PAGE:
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Alden angels answer arms beautiful breath bright building called Captain closed clouds coming dark dead Death deep dreams earth Edited England English eyes face fair fall fear feeling feet fell fields fire flowers forest forever give gleam golden grave hand hear heard heart heaven Indian John King land leaves light living Longfellow look Lord loud maiden March Master Miles Standish morning nature never night o'er ocean once Page passed Plymouth poem poet prayer Priscilla rain rest rise river rose round sail School seemed shadows ship side silent singing sleep smile snow soft song soul sound spake speak stands stars stood strong sweet Take thee things thou thoughts town translation village voice walls waters wave wild wind woods young youth
第97页 - Week in, week out, from morn till night, You can hear his bellows blow ; You can hear him swing his heavy sledge, With measured beat and slow, Like a sexton ringing the village bell, When the evening sun is low. And children coming home from school Look in at the open door...
第143页 - We know what Master laid thy keel, What workmen wrought thy ribs of steel, Who made each mast, and sail, and rope, What anvils rang, what hammers beat, In what a forge and what a heat Were shaped the anchors of thy hope!
第155页 - ALL are architects of Fate, Working in these walls of Time ; Some with massive deeds and great, Some with ornaments of rhyme. Nothing useless is, or low ; Each thing in its place is best ; And what seems but idle show Strengthens and supports the rest.
第72页 - WHEN the hours of Day are numbered, And the voices of the Night Wake the better soul, that slumbered, To a holy, calm delight; Ere the evening lamps are lighted, And, like phantoms grim and tall, Shadows from the fitful fire-light Dance upon the parlor wall; Then the forms of the departed Enter at the open door; The beloved, the true-hearted, Come to visit me once more...
第94页 - Last night, the moon had a golden ring. And to-night no moon we see !" The skipper, he blew a whiff from his pipe, And a scornful laugh laughed he.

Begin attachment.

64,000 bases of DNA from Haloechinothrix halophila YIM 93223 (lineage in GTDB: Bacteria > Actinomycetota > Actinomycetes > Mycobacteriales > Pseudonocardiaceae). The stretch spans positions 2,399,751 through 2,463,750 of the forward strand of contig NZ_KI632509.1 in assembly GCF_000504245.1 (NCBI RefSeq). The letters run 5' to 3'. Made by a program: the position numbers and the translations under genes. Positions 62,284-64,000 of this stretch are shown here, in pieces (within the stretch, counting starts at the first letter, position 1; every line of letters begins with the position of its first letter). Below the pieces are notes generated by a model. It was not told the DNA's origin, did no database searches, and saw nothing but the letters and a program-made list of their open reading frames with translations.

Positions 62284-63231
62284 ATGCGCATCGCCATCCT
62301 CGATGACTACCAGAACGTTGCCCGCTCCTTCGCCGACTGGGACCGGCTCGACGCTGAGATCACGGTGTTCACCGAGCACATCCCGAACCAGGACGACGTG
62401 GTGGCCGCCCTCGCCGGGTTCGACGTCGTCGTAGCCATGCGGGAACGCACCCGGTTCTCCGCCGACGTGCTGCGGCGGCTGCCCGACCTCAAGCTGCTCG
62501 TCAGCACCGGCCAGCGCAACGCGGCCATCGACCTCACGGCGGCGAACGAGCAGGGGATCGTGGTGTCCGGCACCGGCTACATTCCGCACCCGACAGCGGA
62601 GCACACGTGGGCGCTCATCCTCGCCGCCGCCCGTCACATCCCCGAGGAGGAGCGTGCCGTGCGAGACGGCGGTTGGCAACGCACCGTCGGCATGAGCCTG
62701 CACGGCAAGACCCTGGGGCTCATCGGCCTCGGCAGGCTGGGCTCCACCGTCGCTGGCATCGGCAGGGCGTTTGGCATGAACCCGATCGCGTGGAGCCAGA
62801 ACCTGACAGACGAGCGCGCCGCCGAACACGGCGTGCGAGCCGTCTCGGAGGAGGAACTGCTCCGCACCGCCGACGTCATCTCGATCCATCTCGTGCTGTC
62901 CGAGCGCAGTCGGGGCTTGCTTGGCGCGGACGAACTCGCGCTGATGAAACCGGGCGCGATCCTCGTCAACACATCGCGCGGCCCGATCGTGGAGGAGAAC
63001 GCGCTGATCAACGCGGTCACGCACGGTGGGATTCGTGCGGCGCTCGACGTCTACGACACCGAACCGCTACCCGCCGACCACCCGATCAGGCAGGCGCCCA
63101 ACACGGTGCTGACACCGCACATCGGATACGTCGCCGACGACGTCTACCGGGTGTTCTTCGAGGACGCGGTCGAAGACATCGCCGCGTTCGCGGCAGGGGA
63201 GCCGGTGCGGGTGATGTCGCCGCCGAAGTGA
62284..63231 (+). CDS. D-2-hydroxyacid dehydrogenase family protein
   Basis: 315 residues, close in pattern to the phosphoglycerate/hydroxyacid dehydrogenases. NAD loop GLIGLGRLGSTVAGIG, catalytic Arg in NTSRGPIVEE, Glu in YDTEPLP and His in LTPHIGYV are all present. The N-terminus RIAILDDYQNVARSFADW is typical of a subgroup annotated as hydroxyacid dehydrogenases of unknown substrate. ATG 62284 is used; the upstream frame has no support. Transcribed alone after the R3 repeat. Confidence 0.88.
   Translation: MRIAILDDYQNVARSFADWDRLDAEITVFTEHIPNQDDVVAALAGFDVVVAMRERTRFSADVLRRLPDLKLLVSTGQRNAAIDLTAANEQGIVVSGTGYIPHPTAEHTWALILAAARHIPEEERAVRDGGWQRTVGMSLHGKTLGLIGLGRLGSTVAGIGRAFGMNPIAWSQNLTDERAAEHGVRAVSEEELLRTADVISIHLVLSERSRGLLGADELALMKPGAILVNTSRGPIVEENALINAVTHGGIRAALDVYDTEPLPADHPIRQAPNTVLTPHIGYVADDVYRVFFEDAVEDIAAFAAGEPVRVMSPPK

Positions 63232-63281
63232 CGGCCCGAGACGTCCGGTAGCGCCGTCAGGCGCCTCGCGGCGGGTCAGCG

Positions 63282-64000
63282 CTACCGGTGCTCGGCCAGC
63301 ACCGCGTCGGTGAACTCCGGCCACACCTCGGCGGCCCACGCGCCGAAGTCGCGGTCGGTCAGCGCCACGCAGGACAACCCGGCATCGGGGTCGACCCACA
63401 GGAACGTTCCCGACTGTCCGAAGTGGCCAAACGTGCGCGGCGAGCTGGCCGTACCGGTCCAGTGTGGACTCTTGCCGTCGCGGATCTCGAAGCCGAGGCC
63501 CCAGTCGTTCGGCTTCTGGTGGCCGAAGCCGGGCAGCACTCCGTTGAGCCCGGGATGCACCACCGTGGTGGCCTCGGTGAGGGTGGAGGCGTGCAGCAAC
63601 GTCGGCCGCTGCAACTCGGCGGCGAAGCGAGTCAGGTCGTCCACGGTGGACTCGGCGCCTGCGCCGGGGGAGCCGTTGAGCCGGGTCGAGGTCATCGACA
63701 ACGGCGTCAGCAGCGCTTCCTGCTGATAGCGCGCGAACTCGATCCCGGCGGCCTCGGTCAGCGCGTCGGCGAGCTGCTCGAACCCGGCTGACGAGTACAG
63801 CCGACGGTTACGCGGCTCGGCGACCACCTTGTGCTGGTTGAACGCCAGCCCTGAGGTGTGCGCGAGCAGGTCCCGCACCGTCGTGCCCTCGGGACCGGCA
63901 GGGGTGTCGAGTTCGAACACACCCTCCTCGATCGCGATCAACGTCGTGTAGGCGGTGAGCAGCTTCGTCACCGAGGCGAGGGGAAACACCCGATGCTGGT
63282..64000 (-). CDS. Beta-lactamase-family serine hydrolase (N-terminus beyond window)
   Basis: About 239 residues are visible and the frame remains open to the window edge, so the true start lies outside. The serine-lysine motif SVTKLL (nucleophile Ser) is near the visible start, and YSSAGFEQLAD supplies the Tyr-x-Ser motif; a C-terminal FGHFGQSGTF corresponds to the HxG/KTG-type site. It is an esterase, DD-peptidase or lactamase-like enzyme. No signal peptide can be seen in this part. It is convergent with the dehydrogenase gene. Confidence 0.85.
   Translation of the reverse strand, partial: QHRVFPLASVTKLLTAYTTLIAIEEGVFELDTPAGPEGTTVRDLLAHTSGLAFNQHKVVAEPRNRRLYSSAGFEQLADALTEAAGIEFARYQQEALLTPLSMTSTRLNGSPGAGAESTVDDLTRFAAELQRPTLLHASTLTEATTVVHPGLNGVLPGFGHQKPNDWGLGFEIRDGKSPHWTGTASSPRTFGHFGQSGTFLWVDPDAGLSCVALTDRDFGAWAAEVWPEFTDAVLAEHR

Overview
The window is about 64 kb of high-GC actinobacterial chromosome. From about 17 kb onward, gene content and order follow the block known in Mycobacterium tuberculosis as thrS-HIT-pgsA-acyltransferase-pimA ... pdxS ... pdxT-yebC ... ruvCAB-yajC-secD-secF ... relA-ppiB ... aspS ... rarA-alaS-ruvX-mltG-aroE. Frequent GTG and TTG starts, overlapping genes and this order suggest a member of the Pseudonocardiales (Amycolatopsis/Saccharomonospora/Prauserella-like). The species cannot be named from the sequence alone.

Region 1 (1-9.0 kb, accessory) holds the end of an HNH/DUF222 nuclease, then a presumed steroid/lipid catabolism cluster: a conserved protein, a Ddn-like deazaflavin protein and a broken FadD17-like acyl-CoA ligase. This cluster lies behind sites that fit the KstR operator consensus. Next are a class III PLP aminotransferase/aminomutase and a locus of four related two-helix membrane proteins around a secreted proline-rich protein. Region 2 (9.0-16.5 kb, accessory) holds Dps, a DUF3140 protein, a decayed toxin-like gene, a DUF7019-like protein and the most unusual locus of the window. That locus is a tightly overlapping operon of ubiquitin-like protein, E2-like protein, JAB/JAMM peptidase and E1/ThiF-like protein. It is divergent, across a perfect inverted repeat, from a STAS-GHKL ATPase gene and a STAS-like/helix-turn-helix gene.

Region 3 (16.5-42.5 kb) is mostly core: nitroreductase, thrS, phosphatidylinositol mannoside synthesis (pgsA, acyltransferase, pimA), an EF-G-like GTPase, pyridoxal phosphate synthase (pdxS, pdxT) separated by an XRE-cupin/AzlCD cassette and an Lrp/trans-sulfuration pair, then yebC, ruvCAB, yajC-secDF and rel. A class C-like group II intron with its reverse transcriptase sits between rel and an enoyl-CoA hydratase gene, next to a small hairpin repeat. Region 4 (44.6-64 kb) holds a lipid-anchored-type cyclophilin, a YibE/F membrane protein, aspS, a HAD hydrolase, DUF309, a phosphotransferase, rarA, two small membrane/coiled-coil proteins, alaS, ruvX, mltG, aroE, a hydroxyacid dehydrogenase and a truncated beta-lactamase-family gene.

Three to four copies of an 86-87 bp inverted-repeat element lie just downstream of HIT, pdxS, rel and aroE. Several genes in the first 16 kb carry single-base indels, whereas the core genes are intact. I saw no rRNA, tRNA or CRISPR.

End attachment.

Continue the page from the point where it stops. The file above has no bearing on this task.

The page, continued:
第75页 - Flowers ; In all places, then, and in all seasons, Flowers expand their light and soul-like wings, Teaching us, by most persuasive reasons, How akin they are to human things.
第121页 - I saw her bright reflection In the waters under me, Like a golden goblet falling And sinking into the sea. And far in the hazy distance Of that lovely night in June, The blaze of the flaming furnace Gleamed redder than the moon.
第142页 - ... gesture of command, Waved his hand ; And at the word, Loud and sudden there was heard, All around them and below, The sound of hammers, blow on blow, Knocking away the shores and spurs. And see ! she stirs ! She starts, — she moves, — she seems to feel The thrill of life along her keel, And, spurning with her foot the ground, With one exulting, joyous bound, She leaps into the ocean's arms...
第190页 - A boy's will is the wind's will, And the thoughts of youth are long, long thoughts.' I remember the gleams and glooms that dart Across the school-boy's brain; The song and the silence in the heart, That in part are prophecies, and in part Are longings wild and vain. And the voice of that fitful song 60 Sings on, and is never still: 'A boy's will is the wind's will, And the thoughts of youth are long, long thoughts.